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Terry David Mulligan works in his studio on a radio segment at his home in North Vancouver, British Columbia, Monday, March 26, 2012. (Rafal Gerszak for The Globe and Mail/Rafal Gerszak for The Globe and Mail)
Terry David Mulligan works in his studio on a radio segment at his home in North Vancouver, British Columbia, Monday, March 26, 2012. (Rafal Gerszak for The Globe and Mail/Rafal Gerszak for The Globe and Mail)

Tom Hawthorn

Vancouver rock DJ, radio host, TV personality 'prepared for almost anything' Add to ...

To be Terry David Mulligan is to deal, on occasion, with a public confrontation.

For more than four decades, he has been the voice and the face of West Coast celebrity journalism, from spinning platters as a disc jockey on a fledgling FM radio station to posing questions as an interviewer on the movie-junket circuit.

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He is a prolific character actor who also established a career as a television pitchman in commercials for Molson Golden in Canada and The Gap in the United States.

He has been as familiar as Siwash Rock and the Nine O’Clock Gun, an integral part of the landscape of living in Vancouver.

You’ve got the triple-barrelled name, the tireless work ethic, the ubiquitous presence, the brush with the famous, the emotions engendered by rock music. It makes him a target for some.

“When you stick your hand out, or they stick their hand out, you have to be prepared for almost anything,” he said. “It’s every day. You have to shave and shower and be reasonable. You can’t be seen to be a bully, or impolite. You have to be on your game.”

Sometimes, a stranger will note how they appreciated his work. Other times, the reception is less polite.

“There’s no guarantee someone’s not going to come up to you to say, ‘You’re a dolt. You’re just a dork.’ I look at them and say, ‘Have you waited 20, 25 years just to tell me that?!’ ”

Mr. Mulligan was on the receiving end of friendlier barbs at a comedy roast last Friday to raise money for the Greater Vancouver Food Bank. (This “Mr.” thing is a little too Globe and not enough rock ’n’ roll. Let’s go with the initials TDM, pronounced “tedium,” as that’s what people call him.) The comedy duo Double Exposure zinged TDM by noting he shared his affinity for three names with the likes of Lee Harvey Oswald, James Earl Ray, Mark David Chapman, Kim Jong-il and Osama bin Laden. Another comic noted TDM was a notorious oenophile and wondered whether his predilection meant he had to register with the local police.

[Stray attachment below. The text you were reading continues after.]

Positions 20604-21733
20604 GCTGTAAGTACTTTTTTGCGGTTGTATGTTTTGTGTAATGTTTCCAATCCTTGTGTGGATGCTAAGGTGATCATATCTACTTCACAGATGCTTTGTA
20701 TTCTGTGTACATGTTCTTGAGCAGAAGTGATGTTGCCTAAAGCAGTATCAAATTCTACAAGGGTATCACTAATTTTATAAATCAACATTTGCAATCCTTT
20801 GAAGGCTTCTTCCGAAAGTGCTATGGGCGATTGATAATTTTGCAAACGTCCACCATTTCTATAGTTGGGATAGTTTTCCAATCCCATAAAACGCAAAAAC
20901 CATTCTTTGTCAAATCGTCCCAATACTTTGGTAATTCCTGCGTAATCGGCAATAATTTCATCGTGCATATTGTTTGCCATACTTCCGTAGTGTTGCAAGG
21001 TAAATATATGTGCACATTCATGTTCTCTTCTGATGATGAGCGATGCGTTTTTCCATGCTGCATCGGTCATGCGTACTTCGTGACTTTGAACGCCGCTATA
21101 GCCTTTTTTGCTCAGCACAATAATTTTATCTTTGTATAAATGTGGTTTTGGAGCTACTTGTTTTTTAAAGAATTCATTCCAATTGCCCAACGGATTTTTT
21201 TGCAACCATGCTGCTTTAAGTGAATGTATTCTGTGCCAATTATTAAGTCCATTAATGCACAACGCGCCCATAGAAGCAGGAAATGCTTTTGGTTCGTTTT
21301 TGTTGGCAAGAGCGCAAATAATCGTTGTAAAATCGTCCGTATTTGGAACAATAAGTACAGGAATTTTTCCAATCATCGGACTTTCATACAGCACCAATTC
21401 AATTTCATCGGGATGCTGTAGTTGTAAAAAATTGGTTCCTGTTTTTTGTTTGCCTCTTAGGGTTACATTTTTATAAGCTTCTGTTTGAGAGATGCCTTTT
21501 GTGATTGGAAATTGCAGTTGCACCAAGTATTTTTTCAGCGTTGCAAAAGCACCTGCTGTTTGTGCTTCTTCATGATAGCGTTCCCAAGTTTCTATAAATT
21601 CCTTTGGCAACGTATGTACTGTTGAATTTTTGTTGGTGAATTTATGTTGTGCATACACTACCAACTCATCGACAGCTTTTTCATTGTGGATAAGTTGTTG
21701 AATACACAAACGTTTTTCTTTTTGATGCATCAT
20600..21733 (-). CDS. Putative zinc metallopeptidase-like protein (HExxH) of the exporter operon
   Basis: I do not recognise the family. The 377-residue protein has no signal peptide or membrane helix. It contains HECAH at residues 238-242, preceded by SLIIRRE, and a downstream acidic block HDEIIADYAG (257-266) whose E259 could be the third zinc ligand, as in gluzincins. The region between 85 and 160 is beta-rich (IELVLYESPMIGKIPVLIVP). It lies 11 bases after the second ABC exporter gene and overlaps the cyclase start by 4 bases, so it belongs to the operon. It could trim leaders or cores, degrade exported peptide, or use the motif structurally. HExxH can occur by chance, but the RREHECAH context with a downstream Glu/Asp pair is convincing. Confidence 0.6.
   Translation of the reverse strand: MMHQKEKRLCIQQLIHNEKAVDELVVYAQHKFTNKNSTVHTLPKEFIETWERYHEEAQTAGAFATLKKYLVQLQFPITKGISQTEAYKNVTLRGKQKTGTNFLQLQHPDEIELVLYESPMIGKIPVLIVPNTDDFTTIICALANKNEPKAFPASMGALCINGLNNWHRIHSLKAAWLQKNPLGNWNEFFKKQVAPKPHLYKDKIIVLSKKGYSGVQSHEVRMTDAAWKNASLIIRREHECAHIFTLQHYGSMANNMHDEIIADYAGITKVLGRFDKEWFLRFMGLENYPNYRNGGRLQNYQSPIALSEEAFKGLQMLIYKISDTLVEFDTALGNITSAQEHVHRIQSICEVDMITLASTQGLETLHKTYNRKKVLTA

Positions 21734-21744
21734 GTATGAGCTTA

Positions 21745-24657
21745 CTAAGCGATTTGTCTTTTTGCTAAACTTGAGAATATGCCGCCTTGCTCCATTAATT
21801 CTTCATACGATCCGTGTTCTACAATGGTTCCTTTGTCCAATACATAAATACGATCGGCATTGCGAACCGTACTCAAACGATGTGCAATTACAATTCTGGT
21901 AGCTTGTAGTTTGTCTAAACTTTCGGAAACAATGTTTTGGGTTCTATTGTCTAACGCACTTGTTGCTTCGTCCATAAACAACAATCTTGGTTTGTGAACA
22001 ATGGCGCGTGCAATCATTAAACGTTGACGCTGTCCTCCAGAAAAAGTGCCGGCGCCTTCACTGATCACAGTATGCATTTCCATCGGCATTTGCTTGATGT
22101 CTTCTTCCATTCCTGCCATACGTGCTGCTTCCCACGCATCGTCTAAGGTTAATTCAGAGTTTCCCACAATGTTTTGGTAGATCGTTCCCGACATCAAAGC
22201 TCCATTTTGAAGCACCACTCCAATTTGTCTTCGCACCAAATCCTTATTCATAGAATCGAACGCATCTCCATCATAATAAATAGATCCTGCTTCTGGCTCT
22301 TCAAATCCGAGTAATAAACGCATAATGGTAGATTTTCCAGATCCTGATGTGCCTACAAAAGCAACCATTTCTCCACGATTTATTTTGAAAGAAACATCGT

TDM had rushed back to Vancouver for the roast after being stateside to film an episode of Hollywood and Vines, a television series seen in 180 countries in which he tours vineyards with his wine-swilling friend Jason Priestley.

He also hosts an hour-long radio show called Tasting Room Radio (heard in Vancouver on Team 1410, which had once been CFUN, where he worked as a DJ in the 1960s), as well as a weekly two-hour rock show, Mulligan Stew, aired by CKUA in Edmonton.

So, TDM is as busy as ever. Years ago, he was fired from a radio station after defying orders and playing Sonny and Cher’s I Got You Babe. He pledged then never to depend on a single paycheque. Throughout his career, he has juggled acting roles, commercial gigs and work as a host for MuchWest or on such shows as Good Rockin’ Tonite.

TDM turns 70 later this year, a birthday before which he recently completed a memoir about how a boy from New Westminster became a Royal Canadian Mounted Police constable in Olds, Alta. After a few years cracking skulls, he tuned in to rock radio, turned on to LSD and marijuana, and dropped out of the force. (Not in that order.) His past as a Mountie made him a suspicious character in the Vancouver scene, as police harassed hippies, and drug busts resulted in severe prison terms.

“The Man was everywhere,” he writes in the memoir, “and some people thought I was him.”

The memoir, Mulligan’s Stew: My Life ... So Far, written with Province entertainment writer Glen Schaefer and published by Heritage, is a rollicking tale, a candid recounting of a life during which he shared a house with Joni Mitchell, slugged shots of bourbon with Janis Joplin, shopped on Davie Street with a stoned Jim Morrison, and interviewed Jimi Hendrix for CBC television, which can now be seen on YouTube.

He’s had so many experiences he’d forgotten the time Joe Strummer came by the house to play traditional Christmas songs.

It has not always been fun being a middle-aged dude in the music scene. TDM remembers questioning the band Tool when one of the members interrupted to note the interrogation was like being interviewed by his dad. The comment stung.

TDM recently travelled to Arizona to do a Hollywood and Vines segment with Maynard James Keenan, owner of Caduceus Cellars, a winery in Arizona’s Verde Valley in what TDM calls “Apache territory.” Mr. Keenan, the 47-year-old vintner, happens to be the former lead vocalist of Tool.

Special to The Globe and Mail

 
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